Kent Archaeological Review extract

Book Reviews.
by Alice Johns.

(Published by Milton House Books, price 2.30)

This new book seems to be the very first truly archaeological 'who- dunnit' ever written. It has a strong Kentish flavour in that it comes from the pen of the son of the late -- 'Rooky' the great Lullingstone character who put so much energy into the villa-dig and later became its colourful and enthusiastic curator. Tony himself dug at Lullingstone and now leads archaeological activities in Hertfordshire.

The story follows the joint investigation of a local archaeologist and a police inspector into the murder of a respected member. It incorporates delightful character studies of people peculiar (one hopes) to the antiquarian fringe of archaeology and describes the Broadshire County Society, its meetings, museum and members.

There is a hint that the Broadshire Society could never have existed and the publishers make it clear that all characters are fictitious. This is endorsed by the scene of the crime and two of the leading characters. The impossible scene is an Ancient Monuments Department show-piece villa covered by a hideous low building in asbestos cement corrugated sheeting. The mythical victim is a retired Army major of Artillery, who having excavated the site some years before, is found dead trouserless down the well inside the villa holding a butterfly net. The equally unlikely local archaeologist is a small, thick-set man. who wears check shirts, a deer-stalker hat, a large black beard and who teaches chemistry. This book will certainly appeal to all dedicated archaeologists and Eynsford residents will be interested in the mosaic on the front cover.

(Published by Arms & Armour Press, price 11.95)

This is the first full-length illustrated account of the armour of the mighty Roman Army, whose disciplined strength carved out and maintained a vast empire for over four centuries. Hitherto a subject afforded but scant recognition in print, much of the popular impression of Roman armour has come from now-outdated histories of a more general nature.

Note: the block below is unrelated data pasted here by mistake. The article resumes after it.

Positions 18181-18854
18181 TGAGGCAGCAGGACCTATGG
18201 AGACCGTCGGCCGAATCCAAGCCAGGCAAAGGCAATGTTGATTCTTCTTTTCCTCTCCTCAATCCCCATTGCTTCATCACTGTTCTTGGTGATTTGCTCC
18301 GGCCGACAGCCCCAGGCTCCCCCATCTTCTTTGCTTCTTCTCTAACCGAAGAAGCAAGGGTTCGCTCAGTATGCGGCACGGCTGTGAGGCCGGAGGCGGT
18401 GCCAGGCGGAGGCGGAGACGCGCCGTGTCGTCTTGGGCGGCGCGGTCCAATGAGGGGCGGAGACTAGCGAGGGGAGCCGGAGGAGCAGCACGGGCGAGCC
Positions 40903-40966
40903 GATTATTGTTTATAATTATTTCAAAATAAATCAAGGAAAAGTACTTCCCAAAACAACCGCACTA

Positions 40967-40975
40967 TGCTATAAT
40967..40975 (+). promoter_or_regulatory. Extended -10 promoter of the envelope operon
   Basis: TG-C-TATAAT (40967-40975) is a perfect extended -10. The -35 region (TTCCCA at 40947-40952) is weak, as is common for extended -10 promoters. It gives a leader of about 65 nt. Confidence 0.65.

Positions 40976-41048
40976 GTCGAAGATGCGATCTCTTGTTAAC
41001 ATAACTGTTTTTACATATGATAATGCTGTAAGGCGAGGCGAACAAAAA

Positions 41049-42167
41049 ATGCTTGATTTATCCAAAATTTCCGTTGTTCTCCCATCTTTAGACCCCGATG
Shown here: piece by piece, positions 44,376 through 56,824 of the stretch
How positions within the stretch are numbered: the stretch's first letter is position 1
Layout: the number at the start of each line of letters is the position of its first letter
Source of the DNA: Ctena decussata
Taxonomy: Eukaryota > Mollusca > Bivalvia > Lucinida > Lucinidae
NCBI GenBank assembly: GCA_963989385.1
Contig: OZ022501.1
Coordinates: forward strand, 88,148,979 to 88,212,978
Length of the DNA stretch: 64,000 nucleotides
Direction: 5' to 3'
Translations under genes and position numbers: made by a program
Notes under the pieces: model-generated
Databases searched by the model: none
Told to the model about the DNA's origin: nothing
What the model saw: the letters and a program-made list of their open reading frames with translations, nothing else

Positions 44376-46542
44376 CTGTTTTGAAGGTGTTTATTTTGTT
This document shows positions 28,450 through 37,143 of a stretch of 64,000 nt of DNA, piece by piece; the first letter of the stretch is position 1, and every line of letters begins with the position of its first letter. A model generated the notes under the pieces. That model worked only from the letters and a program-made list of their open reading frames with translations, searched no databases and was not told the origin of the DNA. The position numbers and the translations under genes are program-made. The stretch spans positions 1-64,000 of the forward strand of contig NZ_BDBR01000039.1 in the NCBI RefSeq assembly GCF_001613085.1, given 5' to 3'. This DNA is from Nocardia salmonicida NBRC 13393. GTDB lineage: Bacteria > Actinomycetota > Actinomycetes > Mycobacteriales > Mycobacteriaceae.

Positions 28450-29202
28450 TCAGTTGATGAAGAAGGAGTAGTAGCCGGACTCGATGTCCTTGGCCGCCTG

To correct previous misconceptions, H Russell Robinson undertook long and painstaking research that drew information from the museums of Britain, France, Holland, Germany, Italy, Turkey, Yugoslavia, Romania and Hungary, and also closely examined the discoveries from archaeological excavations. In his introduction he gives a general outline of the historical background, describes Roman manufacturing processes and presents evidence supporting or discounting commonly-held theories, to which end he makes extensive use of knowledge gleaned from excavations of the sites of forts and camps.

The first part of the book consists of a chronological classification of helmets by type, in which many photographs and drawings assist the text in making clear their evolution. Details of helmet construction are given and minor variations between the types are discussed and explained. A survey of the available information on body armour, greaves and horse armour forms the second part of the book, and again the text is complemented by photographs and drawings of surviving material and contemporary sculpture.

The Armour of Imperial Rome, with over 500 plates (four pages of which are in colour) and more than 100 line drawings, will take its place as the definitive and standard work on the subject. (Large Format 13¼ inches by 10 inches).

(Published by John Baker, price 6.50)

Medieval floor tiles have been unjustly neglected both in print and in situ, and Miss Wight's book is, astonishingly, the first full-scale appreciation of the subject since 1858.

The book describes the methods of manufacture of the various types of medieval tile from the earliest mosaic to the elaboration of the later inlaid varieties, and traces the development of design in the main areas of tile making. Miss Wight has drawn many examples herself and the groups of illustrations in the book show clearly how a particular subject or symbol -- for instance the fleur-de-lis of the Virgin Mary -- was used and developed in an incredibly wide variety of ways. For the first time the mass of tiles is approached with an enthusiasm for their artistic achievement as well as their technical categorisation, and the Gazetteer lists a comforting number of places where -- if we take the trouble to look downwards as well as upwards -- we can still see examples of most of the types of medieval tile. (With 4 colour plates, 45 figures and 4 black and white photographs.)
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